IN SEARCH OF THE PROVERBIAL SOULMAN!
By Mark Anthony Neal
Tuesday, April 05, 2011.
Filmmaker Robert Townsend didn’t have to conjure Eddie King, Jr., the lead singer from the fictional soul group The Five Heartbeats, the subjects of Townsend’s 1991 film of the same title. Well known at the time was the role of The Dells, legendary hit-makers with songs like “Oh What a Night” and “Stay (In my Corner),” as the film’s consultants. And while the Dells’ career resembles nothing like the drama that shapes The Five Heartbeats, as veterans of the chitlin’ circuit, they of course had stories to share.
Townsend also could draw on the tradition of the male Soul singer—the proverbial Soul Man—an iconic figure from the 1960s and 1970s that congealed grand narratives of tragedy—shot dead in a motel; shot dead by your father; shot dead in a game of Russian Roulette; killed in an airplane crash; scorched by a pot of boiling grits, paralyzed in a car accident, marrying your dead mentor’s wife months after his death—wedded to even more complicated personal demons—physical abuse of wives and girlfriends; sexual assault of younger female artists; sex with underage girls.
Conventional wisdom is that these tragedies were the price that these men were damned to pay for offering their Godly gifts of voice for sale in the marketplace of the flesh. And immediately we can see Choir Boy, the Five Heartbeats’ falsetto voiced singer, arguing with his preacher dad about the temptations of being out on the road. What was Choir Boy’s story line was likely applicable for the majority of these men who took a leap of faith—literally—and hoped that those gifts from God would translate into some modicum of fame and the ability to live the “good life,” for a generation of black folk, for which such themes were always simply an ideal. The glitz and glamour of those early Motown days were more wishful thinking than anything—just look at the building in Detroit that housed the famed “Hitsville, USA.”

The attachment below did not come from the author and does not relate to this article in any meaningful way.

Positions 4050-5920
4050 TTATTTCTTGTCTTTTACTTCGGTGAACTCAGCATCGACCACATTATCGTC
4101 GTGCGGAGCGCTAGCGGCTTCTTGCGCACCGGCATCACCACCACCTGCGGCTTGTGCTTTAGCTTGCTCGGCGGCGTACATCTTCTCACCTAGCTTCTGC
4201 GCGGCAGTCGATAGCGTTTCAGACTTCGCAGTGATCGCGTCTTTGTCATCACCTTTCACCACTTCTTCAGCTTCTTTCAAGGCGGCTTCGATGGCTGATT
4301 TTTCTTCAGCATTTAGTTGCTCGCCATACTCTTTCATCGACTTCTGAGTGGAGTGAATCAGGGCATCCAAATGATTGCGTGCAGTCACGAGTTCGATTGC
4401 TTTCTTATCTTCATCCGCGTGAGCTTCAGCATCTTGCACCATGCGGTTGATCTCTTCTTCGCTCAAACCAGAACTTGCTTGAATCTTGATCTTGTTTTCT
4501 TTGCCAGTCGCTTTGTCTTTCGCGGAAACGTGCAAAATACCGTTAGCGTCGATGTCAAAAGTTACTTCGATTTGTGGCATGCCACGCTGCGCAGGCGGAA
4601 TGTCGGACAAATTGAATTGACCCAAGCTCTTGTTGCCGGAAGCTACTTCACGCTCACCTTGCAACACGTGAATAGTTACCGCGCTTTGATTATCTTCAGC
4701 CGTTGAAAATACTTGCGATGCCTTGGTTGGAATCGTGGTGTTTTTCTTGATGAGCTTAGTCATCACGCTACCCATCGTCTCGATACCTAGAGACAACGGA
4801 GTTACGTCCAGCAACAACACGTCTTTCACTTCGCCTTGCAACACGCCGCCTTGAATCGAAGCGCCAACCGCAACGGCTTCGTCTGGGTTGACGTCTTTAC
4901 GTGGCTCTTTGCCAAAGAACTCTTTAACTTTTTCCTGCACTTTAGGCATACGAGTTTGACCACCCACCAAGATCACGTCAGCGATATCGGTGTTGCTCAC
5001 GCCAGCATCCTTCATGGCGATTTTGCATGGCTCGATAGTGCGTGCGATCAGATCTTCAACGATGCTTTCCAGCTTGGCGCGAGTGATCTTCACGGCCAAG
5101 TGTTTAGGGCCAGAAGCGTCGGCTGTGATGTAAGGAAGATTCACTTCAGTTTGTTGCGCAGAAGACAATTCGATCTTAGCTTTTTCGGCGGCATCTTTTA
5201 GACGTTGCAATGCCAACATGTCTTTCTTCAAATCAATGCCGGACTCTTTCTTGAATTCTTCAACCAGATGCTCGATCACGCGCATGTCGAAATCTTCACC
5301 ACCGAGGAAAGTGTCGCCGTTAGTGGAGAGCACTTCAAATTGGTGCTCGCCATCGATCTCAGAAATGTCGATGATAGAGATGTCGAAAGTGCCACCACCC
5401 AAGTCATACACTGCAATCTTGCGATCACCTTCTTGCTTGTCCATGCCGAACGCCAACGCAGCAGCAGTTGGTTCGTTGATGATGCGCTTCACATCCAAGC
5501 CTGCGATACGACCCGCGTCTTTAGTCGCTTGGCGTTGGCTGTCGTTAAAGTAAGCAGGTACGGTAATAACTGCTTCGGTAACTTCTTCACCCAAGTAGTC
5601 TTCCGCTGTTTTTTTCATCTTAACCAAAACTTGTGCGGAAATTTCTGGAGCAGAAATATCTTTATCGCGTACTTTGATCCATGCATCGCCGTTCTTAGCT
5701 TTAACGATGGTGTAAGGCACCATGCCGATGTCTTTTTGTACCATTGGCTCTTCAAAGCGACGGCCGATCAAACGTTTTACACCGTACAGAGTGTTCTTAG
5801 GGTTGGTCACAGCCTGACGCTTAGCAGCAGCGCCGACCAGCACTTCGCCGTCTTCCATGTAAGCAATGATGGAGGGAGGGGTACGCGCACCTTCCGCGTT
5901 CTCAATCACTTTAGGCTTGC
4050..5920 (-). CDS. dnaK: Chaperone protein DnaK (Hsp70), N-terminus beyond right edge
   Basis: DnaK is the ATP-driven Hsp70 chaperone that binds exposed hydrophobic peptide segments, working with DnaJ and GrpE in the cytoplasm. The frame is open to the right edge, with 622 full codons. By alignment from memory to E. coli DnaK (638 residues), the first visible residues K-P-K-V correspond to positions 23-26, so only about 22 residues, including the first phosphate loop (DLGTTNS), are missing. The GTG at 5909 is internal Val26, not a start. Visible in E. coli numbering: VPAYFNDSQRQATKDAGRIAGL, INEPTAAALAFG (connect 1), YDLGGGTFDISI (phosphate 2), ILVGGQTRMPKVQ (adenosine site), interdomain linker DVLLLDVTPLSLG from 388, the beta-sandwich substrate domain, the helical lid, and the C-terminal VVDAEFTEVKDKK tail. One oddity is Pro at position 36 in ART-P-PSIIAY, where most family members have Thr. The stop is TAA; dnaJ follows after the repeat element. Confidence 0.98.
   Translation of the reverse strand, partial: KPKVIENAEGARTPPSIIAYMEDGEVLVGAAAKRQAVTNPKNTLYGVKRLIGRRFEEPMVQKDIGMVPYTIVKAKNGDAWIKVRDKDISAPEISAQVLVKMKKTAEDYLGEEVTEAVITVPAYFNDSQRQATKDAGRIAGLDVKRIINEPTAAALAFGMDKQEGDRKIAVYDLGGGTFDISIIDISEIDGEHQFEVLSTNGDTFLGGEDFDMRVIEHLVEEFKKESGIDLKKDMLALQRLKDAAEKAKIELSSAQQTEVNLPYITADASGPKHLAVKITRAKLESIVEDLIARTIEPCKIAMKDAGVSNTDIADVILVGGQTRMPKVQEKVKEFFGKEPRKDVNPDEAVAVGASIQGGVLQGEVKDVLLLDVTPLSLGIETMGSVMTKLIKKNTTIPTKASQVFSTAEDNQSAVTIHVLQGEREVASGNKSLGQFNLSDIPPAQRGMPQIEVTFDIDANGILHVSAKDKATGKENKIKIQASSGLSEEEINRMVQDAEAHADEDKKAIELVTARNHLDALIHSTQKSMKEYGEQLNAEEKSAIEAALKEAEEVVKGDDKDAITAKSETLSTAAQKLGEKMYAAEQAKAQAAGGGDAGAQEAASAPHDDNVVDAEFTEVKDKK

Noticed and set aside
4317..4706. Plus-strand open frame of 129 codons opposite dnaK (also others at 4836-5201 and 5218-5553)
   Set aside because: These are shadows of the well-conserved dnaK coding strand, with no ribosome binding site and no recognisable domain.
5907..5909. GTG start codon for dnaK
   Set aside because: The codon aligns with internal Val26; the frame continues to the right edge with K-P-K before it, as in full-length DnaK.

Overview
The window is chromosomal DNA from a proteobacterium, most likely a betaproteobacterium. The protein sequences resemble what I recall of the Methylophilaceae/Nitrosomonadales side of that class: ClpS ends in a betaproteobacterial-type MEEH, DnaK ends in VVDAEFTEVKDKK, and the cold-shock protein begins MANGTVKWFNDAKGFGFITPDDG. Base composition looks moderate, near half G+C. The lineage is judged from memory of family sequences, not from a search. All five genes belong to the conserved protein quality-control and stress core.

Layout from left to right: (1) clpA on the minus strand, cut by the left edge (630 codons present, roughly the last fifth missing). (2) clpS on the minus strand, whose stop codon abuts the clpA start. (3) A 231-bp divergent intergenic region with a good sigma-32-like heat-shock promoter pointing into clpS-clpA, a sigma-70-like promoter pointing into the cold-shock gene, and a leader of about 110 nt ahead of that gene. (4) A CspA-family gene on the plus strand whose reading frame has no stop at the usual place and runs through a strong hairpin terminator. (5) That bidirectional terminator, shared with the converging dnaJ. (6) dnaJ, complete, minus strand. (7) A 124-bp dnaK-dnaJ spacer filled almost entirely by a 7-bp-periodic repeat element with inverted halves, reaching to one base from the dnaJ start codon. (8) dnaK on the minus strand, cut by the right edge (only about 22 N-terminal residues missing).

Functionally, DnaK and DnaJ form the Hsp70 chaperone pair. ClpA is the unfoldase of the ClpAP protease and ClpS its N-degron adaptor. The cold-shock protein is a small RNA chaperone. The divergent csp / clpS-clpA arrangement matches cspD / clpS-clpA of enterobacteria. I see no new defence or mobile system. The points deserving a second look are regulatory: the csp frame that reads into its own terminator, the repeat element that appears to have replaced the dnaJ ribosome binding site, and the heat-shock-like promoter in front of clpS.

And whatever the tragedies that befell these men, they were not occur in isolation; in the decades before the internet and 24-hour new cycles, and when Jet Magazine was effectively Black America’s social media, the Soul Man was the secular brethren of the equally iconic Race Man—figures who were dually in a noble (and decidedly patriarchal) struggle against good and evil; blackness and whiteness; military aggression and pacifism; sex and love; and “class and crass” to quote another fictional Soul Man, Dream Girls’ Curtis Taylor. These men existed at the same crossroads where legendary Bluesman Robert Johnson allegedly sold his soul to the devil (and damn if his BET founding namesake ain’t been every bit the devil); a subtle reminder that if Huey Newton or Medgar Evers had been able to carry a tune or two over a Motown backbeat or a Stax horn chart, they might have still been in the line of fire.